Turkish militarist policy of introducing Syrian mercenaries to the Ukraine war is the outcome of a long-running feud between two strongmen, Erdogan and Putin, who’ve previously crossed swords lending military support to opposing militant factions in Syria, Libya and Nagorno-Karabakh.
Besides the inducement of monetary rewards, Islamic jihadists also have ideological reasons to fight Russian forces in Ukraine, as they were previously pounded by Russian forces in Chechnya, former Yugoslavia and lately in Syria. Thus, they have a score to settle with Russia in Ukraine.
When Russia deployed its forces and military hardware in support of the Syrian government in September 2015, the jihadist proxies of Washington and its regional clients were on the verge of driving a wedge between Damascus and the Alawite heartland of coastal Latakia, which could have led to the imminent downfall of the Bashar al-Assad government.
With the help of Russia’s air power, the Syrian government has since reclaimed most of Syria’s territory from the insurgents, excluding Idlib in the northwest occupied by the Turkish-backed militants and Deir al-Zor and the Kurdish-held areas in the east, thus inflicting a humiliating defeat on Washington and its regional allies.
The artificial distinction between ISIS jihadists and so-called “moderate militants” in Syria’s proxy war was more illusory than real. After the liberation of the ISIS-held territories in Mosul and Anbar in Iraq and Raqqa and Deir al-Zor in Syria in 2017 and the clearance operations at the Iraq-Syria border that lasted until 2019, the remnants of the militant group are on the run and the rest have already joined the ranks of Hayat Tahrir al-Sham (HTS), led by al-Qaeda’s formidable Syrian franchise al-Nusra Front.
Hayat Tahrir al-Sham (HTS), led by al-Nusra Front Emir Abu Muhammad al-Jolani, controls most of the territory in Syria’s northwestern Idlib province with the tacit approval of Turkish security forces that have established numerous military outposts in the contested Syrian enclave bordering Turkey.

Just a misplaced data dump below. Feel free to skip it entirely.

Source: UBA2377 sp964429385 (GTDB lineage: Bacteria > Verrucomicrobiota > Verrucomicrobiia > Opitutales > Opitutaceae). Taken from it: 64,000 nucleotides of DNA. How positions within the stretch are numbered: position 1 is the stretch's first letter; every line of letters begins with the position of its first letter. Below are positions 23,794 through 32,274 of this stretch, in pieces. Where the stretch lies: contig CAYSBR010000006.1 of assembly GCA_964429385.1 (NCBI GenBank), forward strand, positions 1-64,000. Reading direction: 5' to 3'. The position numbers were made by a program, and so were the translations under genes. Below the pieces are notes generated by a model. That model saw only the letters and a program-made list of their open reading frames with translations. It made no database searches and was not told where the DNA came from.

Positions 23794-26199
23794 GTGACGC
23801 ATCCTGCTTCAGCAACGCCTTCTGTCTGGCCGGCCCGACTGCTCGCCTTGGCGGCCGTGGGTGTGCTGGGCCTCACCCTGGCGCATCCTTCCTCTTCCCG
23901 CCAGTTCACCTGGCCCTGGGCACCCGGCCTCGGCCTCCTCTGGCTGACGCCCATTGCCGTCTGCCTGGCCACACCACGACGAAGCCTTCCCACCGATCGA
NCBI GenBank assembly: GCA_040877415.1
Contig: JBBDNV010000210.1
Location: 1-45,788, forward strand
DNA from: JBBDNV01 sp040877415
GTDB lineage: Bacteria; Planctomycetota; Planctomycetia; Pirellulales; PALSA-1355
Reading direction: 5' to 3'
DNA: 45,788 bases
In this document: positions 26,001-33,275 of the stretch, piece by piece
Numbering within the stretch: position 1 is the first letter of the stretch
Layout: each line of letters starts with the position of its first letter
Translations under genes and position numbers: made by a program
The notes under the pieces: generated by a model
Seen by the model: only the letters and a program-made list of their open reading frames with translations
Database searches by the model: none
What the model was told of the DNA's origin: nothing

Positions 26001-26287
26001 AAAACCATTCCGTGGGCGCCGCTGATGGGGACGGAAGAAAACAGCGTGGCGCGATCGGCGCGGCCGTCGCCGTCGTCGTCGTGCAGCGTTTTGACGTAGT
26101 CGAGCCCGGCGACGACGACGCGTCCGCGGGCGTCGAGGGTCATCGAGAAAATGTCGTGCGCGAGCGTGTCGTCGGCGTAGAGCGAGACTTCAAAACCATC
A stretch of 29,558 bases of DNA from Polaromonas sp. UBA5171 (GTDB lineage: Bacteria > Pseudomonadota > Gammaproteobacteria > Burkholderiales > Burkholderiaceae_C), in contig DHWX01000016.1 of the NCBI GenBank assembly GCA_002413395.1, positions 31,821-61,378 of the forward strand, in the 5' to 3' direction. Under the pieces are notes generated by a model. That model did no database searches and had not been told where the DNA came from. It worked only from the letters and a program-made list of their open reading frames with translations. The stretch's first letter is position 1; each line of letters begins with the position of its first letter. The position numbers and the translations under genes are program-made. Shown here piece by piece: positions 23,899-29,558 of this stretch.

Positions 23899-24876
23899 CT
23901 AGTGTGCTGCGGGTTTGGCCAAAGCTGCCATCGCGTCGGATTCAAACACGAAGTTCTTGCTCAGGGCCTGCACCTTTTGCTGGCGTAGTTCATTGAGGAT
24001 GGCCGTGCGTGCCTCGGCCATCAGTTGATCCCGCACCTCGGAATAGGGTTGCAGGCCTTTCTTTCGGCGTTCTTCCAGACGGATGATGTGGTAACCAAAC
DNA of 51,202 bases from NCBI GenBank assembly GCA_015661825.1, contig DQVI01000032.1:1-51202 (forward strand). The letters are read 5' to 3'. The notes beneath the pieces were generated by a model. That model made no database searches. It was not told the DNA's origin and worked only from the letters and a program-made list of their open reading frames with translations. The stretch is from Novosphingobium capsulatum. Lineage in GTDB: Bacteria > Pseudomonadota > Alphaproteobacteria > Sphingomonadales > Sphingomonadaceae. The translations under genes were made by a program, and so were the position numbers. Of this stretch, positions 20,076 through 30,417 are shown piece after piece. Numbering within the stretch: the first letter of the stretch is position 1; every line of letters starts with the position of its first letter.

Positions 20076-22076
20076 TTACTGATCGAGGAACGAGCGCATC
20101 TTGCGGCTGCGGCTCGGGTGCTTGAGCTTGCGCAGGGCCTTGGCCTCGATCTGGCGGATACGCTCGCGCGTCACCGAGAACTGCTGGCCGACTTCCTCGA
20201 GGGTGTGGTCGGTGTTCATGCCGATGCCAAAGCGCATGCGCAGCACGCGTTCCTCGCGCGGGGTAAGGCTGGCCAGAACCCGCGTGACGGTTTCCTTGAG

Both the self-styled caliphs of ISIS, al-Baghdadi who was killed in Oct. 2019 and his successor al-Qurayshi who was eliminated in the Feb. 3 raid, were hiding in Syria’s Idlib with the blessings of al-Nusra leadership and the Turkish security forces, which have trained and armed myriad groups of jihadists during Syria’s decade-long proxy war, and were scapegoated by the neo-Ottoman Sultan to extract geo-strategic concessions from Washington.
Reportedly, the contingents of Syrian mercenaries who have arrived in Ukraine to fight Russian security forces include a significant number of ISIS militants, as they are the most battle-hardened and ideologically driven and are known to deploy suicide bombings and VBIED attacks as weapons of choice, inflicting maximum casualties on adversaries.
About the author: Nauman Sadiq is an Islamabad-based geopolitical and national security analyst focused on geostrategic affairs and hybrid warfare in the Af-Pak and the Middle East regions. His domains of expertise include neocolonialism, the military-industrial complex, and petro-imperialism. He is a regular contributor of diligently researched investigative reports to alternative news media.